Jason Isbell and the 400 Unit's 'Live From Alabama' - Album Review - OurVinyl
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Jason Isbell and the 400 Unit’s ‘Live From Alabama’ – Album Review

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Released November 20, 2012 on Lightning Rod Records/Thirty Tigers (Nashville), Live from Alabama is the first full-length live album from Jason Isbell and the 400 Unit (keyboardist Derry deBorja, bassist Jimbo Hart and drummer Chad Gamble).  This album follows the highly acclaimed Here We Rest, which was released during the spring of 2011 and featured the song of the year winner at the 2012 Americana Awards for “Alabama Pines”. Here We Rest also cracked the top 100 of Billboard’s Top 200 Albums Chart for 2011. Seizing upon the momentum of Here We Rest, Jason Isbell and the 400 Unit deliver thirteen motive, soulful cuts of Americana recorded during a series of sold out shows at the WorkPlay Theater in Birmingham, AL and Crossroads in Huntsville, AL.

jason isbell and the 400 unit live from alabamaLive From Alabama features almost entirely originals from Isbell himself, both now and during his days with the Drive By Truckers, along with a raw and hard driving rendition of Neil Young’s “Like a Hurricane”. It’s clear that this album was recorded over a stretch of shows that held the comfort of home for Jason Isbell and the 400 Unit, as the sound echoes with an easy calm.

Leading off the album is “Tour of Duty” a rousing song, telling of the difficulties of service and the self-conflicting feel of futility during war. “Tour of Duty” was the last track on Here We Rest, but is a great choice here to start here, as it the beat bounces playfully through serious lyrical material.

Jason Isbell and the 400 Unit’s Alabama Pines

A major highlight of the first few tracks is “Danko/Manuel”, a song written in an attempt to understand the feelings of loss felt by friend and bandmate Levon Helm after the passing of Rick Danko and Richard Manuel.  Both Rick Danko and Richard Manuel made a huge contribution and impression on the musical landscape, one that clearly resonates with Jason Isbell. References to the Band as a whole or its members, whether it be covers or songs written about them are always welcomed in a live setting. This couldn’t be more true with “Danko/Manuel”.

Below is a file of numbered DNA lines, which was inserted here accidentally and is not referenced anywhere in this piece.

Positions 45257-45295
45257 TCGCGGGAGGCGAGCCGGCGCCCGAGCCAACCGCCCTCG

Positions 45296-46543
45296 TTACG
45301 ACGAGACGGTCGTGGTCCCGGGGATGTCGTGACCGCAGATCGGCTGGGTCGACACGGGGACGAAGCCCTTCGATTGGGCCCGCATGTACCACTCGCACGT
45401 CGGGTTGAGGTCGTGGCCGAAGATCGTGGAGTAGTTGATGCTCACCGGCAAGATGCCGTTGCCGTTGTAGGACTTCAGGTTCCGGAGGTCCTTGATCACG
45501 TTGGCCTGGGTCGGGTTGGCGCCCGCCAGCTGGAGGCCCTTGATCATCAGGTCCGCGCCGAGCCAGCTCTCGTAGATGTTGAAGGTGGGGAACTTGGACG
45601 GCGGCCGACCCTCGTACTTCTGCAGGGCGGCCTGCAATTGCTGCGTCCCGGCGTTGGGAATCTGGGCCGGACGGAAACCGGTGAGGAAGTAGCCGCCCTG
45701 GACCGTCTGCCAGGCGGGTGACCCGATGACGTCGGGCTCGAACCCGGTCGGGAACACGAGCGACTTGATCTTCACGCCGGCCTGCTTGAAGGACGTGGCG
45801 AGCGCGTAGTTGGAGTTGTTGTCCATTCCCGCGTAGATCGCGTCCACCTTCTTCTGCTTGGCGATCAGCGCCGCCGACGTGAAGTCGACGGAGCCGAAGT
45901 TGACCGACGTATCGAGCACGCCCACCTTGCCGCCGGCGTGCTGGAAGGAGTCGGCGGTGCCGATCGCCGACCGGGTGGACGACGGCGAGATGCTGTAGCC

Let the night air cool you off.
Tilt your head back and try to cough.
Don’t say nothing ’bout the things you never saw.
Let the night air cool you off.

I ain’t living like I should.
A little rest might do me good.
Got to sinking in the place where I once stood.
Now I ain’t living like I should.

Can you hear that singing? Sounds like gold.
Maybe I can only hear it in my head.
Fifteen years ago we owned that road
now it’s rolling over us instead.

Richard Manuel is dead.

God forbid you call their bluff.
Like the nightmares ain’t enough.
Remember when we used to think that we were tough?
God forbid you call their bluff.

First they make you out to be
the only pirate on the sea.
Then they say Danko would have sounded just like me.
“Is that the man you want to be?”

Can you hear that song? It sounds like gold.
Maybe I could make it bigger overseas.
Fifteen years ago we owned this road
now it only gives us somewhere else to leave.

Something else you can’t believe.

Can you hear that singing? Sounds like gold.
Maybe I can hear poor Richard from the grave
singin’ where to reap and when to sow
when you’ve found another home you have to leave.

Something else you can’t believe.

jason isbell and the 400 unit live from alabamaTwo tracks later “Alabama Pines” is played much to the delight of the audible crowd. Although not very old, “Alabama Pines” will be covered by aspiring musicians for a long time to come (just check Youtube if you have doubts). Even if you’ve never driven interstates 65 or 20 across some part of Alabama, “Alabama Pines” will take you and your senses there quickly. It’s a song of home and a song that truly is that good.

“Cigarettes and Wine”, “Dress Blues” and the Neil Young anthem “Like a Hurricane” highlight the tail-end of the album. Isbell interjects towards the end of the album in between songs to thank the audience. “Like a Hurricane” is played with the same tempo Neil Young would perform it, but Isbell’s vocals give it a life of its’ own here.

Live From Alabama captures the songwriting prowess of Isbell, while also providing a glimpse into the band’s cohesion and ease in front of an audience. Whether it is Birmingham or Bellingham, it’s obvious that Jason Isbell and the 400 Unit are comfortable, focused and driven to deliver strong performances based on motive, insightful song writing and experienced musicianship.

If you haven’t heard Jason Isbell and 400 Unit live yet, use Live From Alabama as the thing that drives you to catch them next time they come through your city. Jason Isbell and the 400 Unit is that rare and powerful mixture of rock n’ roll, country and Americana based on songwriting that invokes visceral imagery, both visual and sensory.

Here We Rest was one of the best albums of 2011 and Live From Alabama is one of the best live albums of 2012.

Written by Allen Bryne

OurVinyl | Contributor